Rastafari: From Outcasts to Culture Bearers

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Rastafari. The word immediately conjures a host of strong, disparate images. To some, the Rastafarian Movement, which emerged from the ghettos of Jamaica in the 1930s, is embodied by a dreadlocked youth in a haze of marijuana smoke. To others, it represents an authentic, organic expression of working-class culture, a vibrant movement that has expanded to North America, the British Isles, and Africa. Ennis Barrington Edmonds moves beyond simple stereotypes to provide a compelling portrait of the Rastafarian phenomenon and chronicle how a once-obscure group, much maligned and persecuted as an internal threat to Jamaican society, became an international cultural force. He focuses in particular on the internal development of Rastafarianism as a social movement to track the process of this strikingly successful integration. He also demonstrates how African and Afro-Christian religions, Ethiopianism, and Garveyism were all fused into the Rastafari posture of resistance, organised as it is around charismatic figures. Rastafari presents an intimate account of a unique movement, which over the course of several decades institutionalised itself to become the international cultural, political, and musical force it is today.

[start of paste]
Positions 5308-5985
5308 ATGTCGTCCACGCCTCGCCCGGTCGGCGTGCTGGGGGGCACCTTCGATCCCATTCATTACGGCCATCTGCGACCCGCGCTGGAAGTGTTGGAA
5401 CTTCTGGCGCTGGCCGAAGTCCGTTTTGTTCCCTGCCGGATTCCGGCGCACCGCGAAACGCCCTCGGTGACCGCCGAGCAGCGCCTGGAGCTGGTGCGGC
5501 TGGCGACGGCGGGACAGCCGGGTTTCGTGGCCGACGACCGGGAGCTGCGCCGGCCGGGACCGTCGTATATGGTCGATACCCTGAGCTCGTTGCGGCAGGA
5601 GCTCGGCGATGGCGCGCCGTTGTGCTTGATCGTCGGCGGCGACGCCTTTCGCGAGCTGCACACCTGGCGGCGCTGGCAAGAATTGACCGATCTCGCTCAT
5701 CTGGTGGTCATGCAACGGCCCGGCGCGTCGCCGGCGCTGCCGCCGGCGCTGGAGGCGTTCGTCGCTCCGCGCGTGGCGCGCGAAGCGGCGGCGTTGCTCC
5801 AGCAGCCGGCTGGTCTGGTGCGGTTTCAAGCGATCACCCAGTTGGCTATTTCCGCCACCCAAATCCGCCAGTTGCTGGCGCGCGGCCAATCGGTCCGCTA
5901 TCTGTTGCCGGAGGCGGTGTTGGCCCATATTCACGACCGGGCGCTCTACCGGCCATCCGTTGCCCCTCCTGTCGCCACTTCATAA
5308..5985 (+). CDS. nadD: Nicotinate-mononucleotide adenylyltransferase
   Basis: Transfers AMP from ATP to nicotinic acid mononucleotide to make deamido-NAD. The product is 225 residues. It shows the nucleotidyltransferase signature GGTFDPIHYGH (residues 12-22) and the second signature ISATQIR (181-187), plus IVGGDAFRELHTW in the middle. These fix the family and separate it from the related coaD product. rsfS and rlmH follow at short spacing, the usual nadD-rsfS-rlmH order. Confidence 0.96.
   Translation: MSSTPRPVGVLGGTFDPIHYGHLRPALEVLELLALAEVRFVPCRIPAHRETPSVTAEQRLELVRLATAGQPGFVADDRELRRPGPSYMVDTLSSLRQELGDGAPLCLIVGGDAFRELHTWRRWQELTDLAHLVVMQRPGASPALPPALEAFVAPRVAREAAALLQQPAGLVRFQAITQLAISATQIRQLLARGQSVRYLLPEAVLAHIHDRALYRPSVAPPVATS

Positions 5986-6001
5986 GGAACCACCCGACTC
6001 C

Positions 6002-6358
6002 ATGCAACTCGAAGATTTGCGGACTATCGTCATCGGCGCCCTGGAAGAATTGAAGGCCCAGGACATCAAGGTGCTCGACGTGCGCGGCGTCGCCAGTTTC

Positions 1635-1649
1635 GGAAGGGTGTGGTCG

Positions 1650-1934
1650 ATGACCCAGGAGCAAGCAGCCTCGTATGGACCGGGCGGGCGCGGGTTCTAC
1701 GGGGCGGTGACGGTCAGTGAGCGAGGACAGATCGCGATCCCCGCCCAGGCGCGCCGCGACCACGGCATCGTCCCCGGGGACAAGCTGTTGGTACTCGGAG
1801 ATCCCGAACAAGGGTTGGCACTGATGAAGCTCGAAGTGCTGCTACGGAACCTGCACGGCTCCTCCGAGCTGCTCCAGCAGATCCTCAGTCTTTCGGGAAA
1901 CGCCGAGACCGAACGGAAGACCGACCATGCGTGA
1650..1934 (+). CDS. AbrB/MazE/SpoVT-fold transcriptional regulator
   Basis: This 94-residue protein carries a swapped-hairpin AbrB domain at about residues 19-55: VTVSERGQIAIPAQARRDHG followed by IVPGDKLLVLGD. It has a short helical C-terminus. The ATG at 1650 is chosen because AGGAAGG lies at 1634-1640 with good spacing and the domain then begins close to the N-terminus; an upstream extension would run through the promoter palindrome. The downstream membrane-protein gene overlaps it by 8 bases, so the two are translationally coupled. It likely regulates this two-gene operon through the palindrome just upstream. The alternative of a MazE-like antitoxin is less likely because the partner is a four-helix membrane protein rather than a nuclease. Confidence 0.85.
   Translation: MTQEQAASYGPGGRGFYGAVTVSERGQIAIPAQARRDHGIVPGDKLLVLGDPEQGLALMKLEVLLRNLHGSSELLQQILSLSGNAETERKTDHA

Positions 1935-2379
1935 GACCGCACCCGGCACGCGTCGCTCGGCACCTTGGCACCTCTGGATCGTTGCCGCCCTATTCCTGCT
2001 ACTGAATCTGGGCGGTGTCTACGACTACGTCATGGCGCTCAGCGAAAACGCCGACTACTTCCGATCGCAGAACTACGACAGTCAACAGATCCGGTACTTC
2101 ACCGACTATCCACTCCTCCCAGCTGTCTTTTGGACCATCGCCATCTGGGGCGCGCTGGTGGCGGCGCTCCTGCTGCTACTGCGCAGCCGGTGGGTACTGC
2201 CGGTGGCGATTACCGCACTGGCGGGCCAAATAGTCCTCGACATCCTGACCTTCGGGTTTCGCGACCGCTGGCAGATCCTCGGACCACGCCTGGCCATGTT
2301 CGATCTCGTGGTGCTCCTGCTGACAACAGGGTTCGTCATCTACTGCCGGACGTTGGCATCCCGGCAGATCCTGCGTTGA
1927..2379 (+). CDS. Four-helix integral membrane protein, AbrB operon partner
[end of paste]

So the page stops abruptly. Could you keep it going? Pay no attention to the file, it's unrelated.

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Oxford University Press Inc
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